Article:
Beyond DACA: Their parents are dreamers too

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By Florentina Staigers

I sometimes feel a little uncomfortable telling people I have family members who have come here illegally to the United States. I wonder if they will judge my loved ones because they did not “wait in line” or do things the “right way.” Some of them do not speak English and they are working in jobs that might have gone to Americans, so I hesitate to reveal this information. Whether or not they came here illegally doesn’t matter to me; I still love them. They are my cousins. They are my uncles. They are the family of my El Salvadoran mother. They have come here because they want better for themselves and for their children.

I think this is what gets lost when we talk about the Deferred Action for Childhood Arrivals (DACA) program. We characterize the DACA beneficiaries, or the dreamers, as a particular subset of illegal immigrants who did nothing wrong because they were children when their parents brought them here to the United States.  By carving them out as special, often times there is an unspoken implication that their parents did do something wrong.

Although we are a nation of laws, we have not always been, nor are we always a nation of humane laws. Our laws have sanctioned slavery, segregation, and discrimination.  Our immigration laws too, have a long and complex history of propounding racist ideologies and constructing systems of privilege. We cannot always rely on laws when the rules of the game are made for the benefit of those making the rules. We must consider what we do when the laws themselves are the problem.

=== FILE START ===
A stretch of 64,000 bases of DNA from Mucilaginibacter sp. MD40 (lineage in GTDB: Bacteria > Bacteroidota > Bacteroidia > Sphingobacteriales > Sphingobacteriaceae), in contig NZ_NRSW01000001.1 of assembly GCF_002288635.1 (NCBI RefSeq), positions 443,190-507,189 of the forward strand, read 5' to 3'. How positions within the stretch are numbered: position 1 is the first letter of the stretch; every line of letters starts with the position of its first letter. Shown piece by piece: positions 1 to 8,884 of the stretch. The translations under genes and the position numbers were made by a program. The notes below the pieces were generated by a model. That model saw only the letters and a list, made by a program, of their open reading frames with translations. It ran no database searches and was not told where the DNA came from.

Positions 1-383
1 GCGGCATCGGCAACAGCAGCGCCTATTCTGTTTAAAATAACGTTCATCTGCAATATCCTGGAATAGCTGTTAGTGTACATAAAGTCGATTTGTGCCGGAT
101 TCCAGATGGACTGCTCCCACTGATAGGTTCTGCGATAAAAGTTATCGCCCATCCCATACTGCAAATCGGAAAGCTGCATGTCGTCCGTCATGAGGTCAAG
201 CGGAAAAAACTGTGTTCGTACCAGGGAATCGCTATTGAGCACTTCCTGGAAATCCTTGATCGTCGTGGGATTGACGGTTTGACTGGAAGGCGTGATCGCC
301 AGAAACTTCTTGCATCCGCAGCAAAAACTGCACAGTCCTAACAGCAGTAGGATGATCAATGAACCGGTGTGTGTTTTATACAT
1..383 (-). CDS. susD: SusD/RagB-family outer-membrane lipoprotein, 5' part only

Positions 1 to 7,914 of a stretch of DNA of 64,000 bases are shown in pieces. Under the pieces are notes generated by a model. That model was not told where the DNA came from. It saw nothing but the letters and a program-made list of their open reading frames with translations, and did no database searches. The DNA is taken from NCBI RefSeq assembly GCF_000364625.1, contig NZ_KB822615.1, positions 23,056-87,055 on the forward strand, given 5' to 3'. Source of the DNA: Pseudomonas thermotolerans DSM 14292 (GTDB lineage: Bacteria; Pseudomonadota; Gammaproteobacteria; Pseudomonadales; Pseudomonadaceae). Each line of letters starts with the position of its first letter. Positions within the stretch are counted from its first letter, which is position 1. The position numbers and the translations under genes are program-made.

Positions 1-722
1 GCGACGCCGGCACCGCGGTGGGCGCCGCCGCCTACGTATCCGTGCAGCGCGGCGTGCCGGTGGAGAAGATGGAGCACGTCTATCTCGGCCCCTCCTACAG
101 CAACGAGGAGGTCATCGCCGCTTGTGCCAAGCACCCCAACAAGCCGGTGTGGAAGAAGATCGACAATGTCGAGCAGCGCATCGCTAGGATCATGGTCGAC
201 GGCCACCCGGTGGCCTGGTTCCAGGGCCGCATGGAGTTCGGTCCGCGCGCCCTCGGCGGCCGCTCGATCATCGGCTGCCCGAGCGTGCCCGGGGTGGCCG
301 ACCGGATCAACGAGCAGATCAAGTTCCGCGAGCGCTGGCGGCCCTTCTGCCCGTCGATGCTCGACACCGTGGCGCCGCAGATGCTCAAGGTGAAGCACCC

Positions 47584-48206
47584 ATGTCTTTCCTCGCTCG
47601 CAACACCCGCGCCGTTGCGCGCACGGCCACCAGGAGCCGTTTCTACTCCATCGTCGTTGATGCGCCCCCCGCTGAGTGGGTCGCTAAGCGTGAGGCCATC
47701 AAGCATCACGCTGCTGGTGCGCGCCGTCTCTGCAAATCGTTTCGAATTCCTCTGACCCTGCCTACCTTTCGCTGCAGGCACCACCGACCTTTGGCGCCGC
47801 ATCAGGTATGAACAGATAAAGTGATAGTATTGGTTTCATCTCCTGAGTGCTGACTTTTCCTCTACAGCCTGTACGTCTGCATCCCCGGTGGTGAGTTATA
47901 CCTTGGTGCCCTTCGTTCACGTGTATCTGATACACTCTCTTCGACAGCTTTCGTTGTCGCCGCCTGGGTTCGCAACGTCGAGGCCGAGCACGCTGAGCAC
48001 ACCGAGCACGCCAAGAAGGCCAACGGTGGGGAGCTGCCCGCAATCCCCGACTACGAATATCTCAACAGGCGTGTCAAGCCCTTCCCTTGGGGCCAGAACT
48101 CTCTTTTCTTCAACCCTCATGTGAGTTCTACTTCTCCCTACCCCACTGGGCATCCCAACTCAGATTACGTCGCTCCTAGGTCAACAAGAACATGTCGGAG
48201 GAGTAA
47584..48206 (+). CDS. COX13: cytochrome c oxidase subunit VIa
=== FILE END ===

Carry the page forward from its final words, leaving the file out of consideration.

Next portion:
If immigrants felt they could come legally, they would, but our immigration process is broken and it is does not meet the needs of immigrants. As of this month, the United States Citizenship and Immigration Service is only now processing visas from 1994 and 1995 from places such as Mexico and the Philippines. These are for family members who wish to come here legally to be reunited with their American families: mothers, fathers, daughters, sons, and spouses, etc.  

DACA helps us move in the direction of more compassionate and humane laws.  Many people are able to support DACA and open their hearts to children and young adults who clearly did not have a choice, but I also would like them to open their hearts to those who did have a choice. Their “choice” was to take the risk of coming here illegally or watching their children go hungry, join gangs, or become victims of violence. These parents chose to do the best they could for their children.  They are dreamers too. Of course, I want to see DACA continued because I care about our youth; I will be calling and writing my legislator. I also hope that one day we can move beyond our focus on DACA to include others who did not have a real choice. So I’ll also tell my legislator to fix our broken immigration system.